It has been some years since we looked at the Enhanced Combat Body Armour cover in UN blue here. This of course was not the first body armour cover to be produced in the distinctive shade of blue for peacekeeping work. Before the Enhanced CBA, there was the normal combat body armour and it is an example of this body armour cover we are looking at today:
The most obvious difference between this and the later pattern is that this armour lacks the pockets for hard ceramic plates and only provides protection to blast injuries through its soft internal filler armour. In place of the pockets for the plates, the CBA cover has two large pockets on the front:
These could be used for a variety of items such as notebooks and pens, a sneaky chocolate bar or most typically a PRR radio. The back of the cover is completely plain:
Although the covers, and matching fillers, are sized, some adjustment is possible with a pair of Velcro straps on each hip:
The cover has a label inside with the usual details on it:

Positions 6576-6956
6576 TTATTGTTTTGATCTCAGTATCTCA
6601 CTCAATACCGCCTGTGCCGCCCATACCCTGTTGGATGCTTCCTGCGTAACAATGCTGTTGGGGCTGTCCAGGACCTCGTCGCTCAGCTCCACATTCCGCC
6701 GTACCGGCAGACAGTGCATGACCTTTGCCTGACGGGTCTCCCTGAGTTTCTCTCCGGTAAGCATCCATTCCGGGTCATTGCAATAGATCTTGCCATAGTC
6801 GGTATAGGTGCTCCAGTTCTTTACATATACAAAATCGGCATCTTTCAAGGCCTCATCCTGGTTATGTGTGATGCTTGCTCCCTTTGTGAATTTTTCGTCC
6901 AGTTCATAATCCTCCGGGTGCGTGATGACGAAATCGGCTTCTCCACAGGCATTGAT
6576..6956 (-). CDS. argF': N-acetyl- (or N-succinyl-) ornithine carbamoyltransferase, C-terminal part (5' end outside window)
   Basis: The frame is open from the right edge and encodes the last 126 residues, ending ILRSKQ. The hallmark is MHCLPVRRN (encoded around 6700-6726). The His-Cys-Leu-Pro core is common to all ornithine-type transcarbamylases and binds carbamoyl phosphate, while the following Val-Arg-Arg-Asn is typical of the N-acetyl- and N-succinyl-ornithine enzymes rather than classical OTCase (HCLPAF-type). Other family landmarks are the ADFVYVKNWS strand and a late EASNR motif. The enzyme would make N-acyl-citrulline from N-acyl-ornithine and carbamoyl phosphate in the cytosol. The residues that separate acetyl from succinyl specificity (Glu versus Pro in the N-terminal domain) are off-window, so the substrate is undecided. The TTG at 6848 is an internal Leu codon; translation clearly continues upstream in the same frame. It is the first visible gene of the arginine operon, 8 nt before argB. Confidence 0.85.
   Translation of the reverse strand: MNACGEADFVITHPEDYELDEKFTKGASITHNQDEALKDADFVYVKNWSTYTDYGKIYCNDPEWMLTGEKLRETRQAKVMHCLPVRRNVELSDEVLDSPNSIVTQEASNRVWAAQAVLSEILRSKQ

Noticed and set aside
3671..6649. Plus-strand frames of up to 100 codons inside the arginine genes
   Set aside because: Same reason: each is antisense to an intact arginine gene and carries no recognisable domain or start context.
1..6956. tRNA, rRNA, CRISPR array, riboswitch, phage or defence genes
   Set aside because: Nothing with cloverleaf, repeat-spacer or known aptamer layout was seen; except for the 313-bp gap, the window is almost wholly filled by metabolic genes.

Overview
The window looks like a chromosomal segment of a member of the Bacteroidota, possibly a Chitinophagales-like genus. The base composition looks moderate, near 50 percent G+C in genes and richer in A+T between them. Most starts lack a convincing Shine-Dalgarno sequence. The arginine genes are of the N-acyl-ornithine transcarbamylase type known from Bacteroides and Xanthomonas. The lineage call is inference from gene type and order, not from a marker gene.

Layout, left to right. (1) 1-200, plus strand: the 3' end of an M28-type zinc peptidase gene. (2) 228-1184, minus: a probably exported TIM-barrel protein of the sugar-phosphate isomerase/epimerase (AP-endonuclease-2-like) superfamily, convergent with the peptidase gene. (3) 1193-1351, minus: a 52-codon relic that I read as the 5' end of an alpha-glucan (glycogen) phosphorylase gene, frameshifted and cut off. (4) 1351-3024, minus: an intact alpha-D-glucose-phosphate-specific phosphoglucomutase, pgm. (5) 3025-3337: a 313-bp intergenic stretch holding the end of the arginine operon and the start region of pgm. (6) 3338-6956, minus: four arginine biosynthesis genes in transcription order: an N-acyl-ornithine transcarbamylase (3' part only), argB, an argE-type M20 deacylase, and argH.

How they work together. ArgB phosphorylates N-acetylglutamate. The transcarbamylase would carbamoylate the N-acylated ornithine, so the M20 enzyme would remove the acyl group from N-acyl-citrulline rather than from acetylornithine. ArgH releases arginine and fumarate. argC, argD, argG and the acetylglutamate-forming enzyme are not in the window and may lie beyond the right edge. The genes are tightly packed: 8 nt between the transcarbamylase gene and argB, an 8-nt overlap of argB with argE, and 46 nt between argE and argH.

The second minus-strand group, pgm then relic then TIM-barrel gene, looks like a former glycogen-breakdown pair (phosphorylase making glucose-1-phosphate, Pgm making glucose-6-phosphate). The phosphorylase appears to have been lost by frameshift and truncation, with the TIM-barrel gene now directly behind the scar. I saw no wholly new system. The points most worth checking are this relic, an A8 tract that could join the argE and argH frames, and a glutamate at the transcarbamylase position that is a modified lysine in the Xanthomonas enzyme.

These covers were used for a long time, the relatively peaceful nature of UN duties meaning and the desire to look non-threatening meant that simple body armour with blast protect alone was adequate for most duties. The ECBA would eventually replace the CBA and the covers updated accordingly. Here the CBA in its blue cover can be seen being worn by a member of the Cheshire Regiment at Ahmići in Bosnia in 1993 following the discovery of a massacre of Bosniak Civilians by Croatan Defence Council troops:
As can be seen from this photograph, the wearing of body armour on operations was far from universal at this point in history, although the UN blue covers were already in production and being issued to those on peacekeeping.